A remarkable experimental light source runs on sunlight, carbon dioxide and water.
Designer Mike Thompson combines the seemingly disparate world of algae and home appliances in his Latro Lamp. Using a recently developed technique, Thompson has created a lamp that is powered by harnessing electrical currents generated during photosynthesis.
He explains how the Latro works:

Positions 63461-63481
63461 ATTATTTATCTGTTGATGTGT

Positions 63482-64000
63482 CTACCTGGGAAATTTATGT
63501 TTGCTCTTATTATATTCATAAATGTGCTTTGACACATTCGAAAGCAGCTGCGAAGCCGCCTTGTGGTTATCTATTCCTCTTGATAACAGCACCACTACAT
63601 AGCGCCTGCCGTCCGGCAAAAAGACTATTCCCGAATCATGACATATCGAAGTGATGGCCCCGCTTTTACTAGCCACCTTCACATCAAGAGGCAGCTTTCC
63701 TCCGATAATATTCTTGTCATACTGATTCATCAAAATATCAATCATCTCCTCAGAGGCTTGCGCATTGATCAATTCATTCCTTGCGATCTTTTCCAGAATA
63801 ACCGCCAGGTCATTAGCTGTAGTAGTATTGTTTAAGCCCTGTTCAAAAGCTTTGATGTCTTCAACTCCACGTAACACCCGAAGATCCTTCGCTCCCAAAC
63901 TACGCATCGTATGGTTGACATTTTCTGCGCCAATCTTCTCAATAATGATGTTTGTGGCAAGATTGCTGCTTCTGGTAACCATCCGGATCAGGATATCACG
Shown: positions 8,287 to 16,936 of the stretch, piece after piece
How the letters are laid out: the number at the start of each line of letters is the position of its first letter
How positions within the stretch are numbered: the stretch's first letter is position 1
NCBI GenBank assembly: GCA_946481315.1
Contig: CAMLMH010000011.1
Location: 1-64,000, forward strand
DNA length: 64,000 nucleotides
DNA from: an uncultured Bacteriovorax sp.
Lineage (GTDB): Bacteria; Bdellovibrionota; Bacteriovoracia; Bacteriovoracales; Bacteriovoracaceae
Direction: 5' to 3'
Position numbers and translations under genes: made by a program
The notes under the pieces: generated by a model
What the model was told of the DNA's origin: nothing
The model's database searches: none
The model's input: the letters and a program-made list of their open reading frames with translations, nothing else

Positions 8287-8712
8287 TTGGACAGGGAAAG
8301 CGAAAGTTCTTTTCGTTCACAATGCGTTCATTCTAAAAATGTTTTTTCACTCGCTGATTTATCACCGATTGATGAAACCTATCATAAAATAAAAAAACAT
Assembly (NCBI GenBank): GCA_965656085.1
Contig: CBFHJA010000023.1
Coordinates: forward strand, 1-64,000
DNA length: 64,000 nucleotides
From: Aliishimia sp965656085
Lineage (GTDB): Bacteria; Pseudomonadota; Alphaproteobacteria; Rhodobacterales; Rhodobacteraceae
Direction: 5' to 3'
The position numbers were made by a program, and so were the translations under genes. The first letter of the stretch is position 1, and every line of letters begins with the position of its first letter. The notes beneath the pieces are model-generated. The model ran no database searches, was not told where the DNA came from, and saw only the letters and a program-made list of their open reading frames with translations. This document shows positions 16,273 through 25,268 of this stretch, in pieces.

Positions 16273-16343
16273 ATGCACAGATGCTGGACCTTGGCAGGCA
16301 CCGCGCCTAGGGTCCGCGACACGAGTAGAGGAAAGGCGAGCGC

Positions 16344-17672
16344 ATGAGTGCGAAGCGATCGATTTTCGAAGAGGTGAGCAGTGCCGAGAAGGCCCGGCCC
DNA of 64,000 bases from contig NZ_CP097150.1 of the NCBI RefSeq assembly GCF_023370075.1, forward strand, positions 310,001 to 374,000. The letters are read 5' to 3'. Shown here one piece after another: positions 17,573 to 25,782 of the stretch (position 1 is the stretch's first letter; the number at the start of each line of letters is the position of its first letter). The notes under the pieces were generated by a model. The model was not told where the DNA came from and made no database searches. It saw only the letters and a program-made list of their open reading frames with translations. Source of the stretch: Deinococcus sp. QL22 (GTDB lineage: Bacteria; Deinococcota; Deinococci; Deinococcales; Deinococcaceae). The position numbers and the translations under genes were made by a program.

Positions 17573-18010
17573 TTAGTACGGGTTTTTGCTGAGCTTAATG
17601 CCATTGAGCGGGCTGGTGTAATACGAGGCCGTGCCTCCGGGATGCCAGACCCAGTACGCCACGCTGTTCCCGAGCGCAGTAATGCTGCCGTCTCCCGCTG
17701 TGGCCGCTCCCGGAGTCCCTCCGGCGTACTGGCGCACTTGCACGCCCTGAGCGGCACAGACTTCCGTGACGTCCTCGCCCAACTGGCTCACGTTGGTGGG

Latro (latin for thief) incorporates the natural energy potential of algae and the functionality of a hanging lamp into its design. Synthesising both nature and technology in one form, Latro is a living, breathing product. Algae are incredibly easy to cultivate, requiring only sunlight, carbon dioxide (CO2) and water, offering a remarkably simple way of producing energy. Breathing into the handle of the lamp provides the algae with CO2, whilst the side spout allows the addition of water and release of oxygen. Placing the lamp outside in the daylight, the algae use sunlight to synthesize foods from CO2 and water. A light sensor monitors the light intensity, only permitting the leeching of electrons when the lux level passes the threshold – avoiding algae malnourishment. Energy is subsequently stored in a battery ready to be called upon during hours of darkness. Owners of Latro are required to treat the algae like a pet – feeding and caring for the algae rewarding them with light.